So, John went throughout the whole region of the Jordan, 
proclaiming a baptism of repentance for the forgiveness of sins.

As news of this ardent messenger with his fiery call to baptism of repentance spread, can’t you imagine, Annas and Caiaphas; Lysanius. Philip and Herod snickering and sneering and telling Pilate, “Don’t worry, we’ve got this under control:  it’s only fake news!  What is a baptism of repentance anyway”? 

John’s baptism of repentance was a recognition of one’s sinfulness, a desire for forgiveness, a desire for conversion, a deep desire to turn one’s mind and heart to God.  His call to repentance and conversion, resonated with the poor and oppressed of his day and many of the lowly ones followed him.  But what does a baptism of repentance mean for us in our day?  As Benedictines, I think John’s baptism of repentance is akin to our vow of “conversio morum” or fidelity to the monastic way of life. Recently, in Call to Life, we heard:

The purpose of the vow of conversion to the monastic way of life is single-hearted seeking of God. Singleheartedness in living calls the monastic to turn away from all self-centeredness in order to live Gospel values more fully and within this way of life, to hold all her goods in common with her sisters. (CN20)

Baptism of repentance, conversion, the rallying cry of Advent is integral to our Benedictine way of life.  On-going conversion is the stuff of our daily life, our daily examination of conscience.  It is our way of faithful listening to:

A voice of one crying out in the desert:
“Prepare the way of the Lord, make straight his paths.

Benedict would say:  Prefer nothing to Christ. Run the way of God’s commandments.  Be faithful.  John reminds us that by the work of Advent conversion…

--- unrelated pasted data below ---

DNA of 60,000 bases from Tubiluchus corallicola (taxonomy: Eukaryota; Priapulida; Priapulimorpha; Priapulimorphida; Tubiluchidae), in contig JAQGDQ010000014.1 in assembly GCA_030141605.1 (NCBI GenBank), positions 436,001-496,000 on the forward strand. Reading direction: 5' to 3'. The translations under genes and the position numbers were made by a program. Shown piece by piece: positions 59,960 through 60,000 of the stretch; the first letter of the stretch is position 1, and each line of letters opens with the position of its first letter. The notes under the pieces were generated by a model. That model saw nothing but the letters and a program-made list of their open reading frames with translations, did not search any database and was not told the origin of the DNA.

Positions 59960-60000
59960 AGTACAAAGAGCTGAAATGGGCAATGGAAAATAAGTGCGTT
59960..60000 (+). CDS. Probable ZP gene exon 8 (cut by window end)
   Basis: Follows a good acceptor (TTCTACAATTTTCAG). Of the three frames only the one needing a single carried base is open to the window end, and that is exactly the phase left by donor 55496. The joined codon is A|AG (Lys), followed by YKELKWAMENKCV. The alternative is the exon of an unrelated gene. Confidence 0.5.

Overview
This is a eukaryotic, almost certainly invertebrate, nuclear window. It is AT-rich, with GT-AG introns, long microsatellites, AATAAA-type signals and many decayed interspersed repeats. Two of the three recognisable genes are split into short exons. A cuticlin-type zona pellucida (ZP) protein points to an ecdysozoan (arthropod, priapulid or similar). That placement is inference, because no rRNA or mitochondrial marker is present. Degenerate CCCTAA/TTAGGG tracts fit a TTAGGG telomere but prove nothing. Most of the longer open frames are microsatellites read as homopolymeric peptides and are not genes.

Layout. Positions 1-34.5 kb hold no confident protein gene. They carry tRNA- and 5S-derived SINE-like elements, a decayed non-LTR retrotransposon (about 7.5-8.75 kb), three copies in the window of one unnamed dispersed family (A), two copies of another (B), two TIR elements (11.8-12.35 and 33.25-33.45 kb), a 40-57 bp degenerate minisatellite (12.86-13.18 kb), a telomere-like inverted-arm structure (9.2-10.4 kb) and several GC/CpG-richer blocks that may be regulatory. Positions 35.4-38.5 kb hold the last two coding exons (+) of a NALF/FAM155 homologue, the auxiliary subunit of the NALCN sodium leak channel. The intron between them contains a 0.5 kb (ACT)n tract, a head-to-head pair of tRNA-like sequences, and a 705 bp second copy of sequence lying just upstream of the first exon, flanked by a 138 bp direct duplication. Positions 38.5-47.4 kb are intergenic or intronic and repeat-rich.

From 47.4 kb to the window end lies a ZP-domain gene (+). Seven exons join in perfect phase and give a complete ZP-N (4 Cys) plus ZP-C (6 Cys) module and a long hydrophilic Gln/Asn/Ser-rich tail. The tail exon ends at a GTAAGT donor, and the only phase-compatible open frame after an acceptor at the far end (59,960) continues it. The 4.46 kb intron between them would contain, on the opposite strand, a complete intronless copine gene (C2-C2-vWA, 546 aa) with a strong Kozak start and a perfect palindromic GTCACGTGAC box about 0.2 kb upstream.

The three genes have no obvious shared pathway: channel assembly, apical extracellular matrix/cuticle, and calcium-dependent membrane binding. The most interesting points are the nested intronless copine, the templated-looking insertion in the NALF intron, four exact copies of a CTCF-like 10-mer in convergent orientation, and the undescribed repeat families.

Every valley shall be filled
and every mountain and hill shall be made low.
The winding roads shall be made straight,
and the rough ways made smooth,
and all flesh shall see the salvation of God.”

Every mountainof arrogance, our need to control, to protect our space, to be right, to have the last word, must be laid low in order that our hearts may be free  to love more deeply and to serve more generously.  Every hill of fear, fear of failure, fear of not being good enough, fear of rejection, fear of sickness and death, every fear that holds us in bondage and hinders us from freely loving ourselves, others and God must be torn down.  This is not easy work because often we do not even recognize that arrogance and fear are roadblocks, stumbling blocks in our lives.   So we need to be more attentive, we need to listen with the ear of the heart to God, to self, to others that our false self may be converted and set free

As we loosen the grip of arrogance and fear, truth and humility, prayer and love flow more freely, filling the valleys in our lives, making the winding roads straight for the coming of the Lord who is meek and humble of heart. Since the twelve steps of humility are at the core of Benedictine life and spirituality, this Advent may be a good time to pray and work with Chapter 7 and make wisdom and truth more completely our own. In embracing a life rooted in wisdom and humility, we embrace the one who said, I am the way, the truth, and the life.  If we live this Advent with the deep desire to prepare our hearts for the coming of the Lord, then we shall see the salvation of God.  I am confident that the one who began a good work in us by calling us to repentance, to conversion to the monastic way of life, will continue to complete it until the day of Christ Jesus.

Have a blessed and humble Advent.


First Sunday of Advent

What are we waiting for?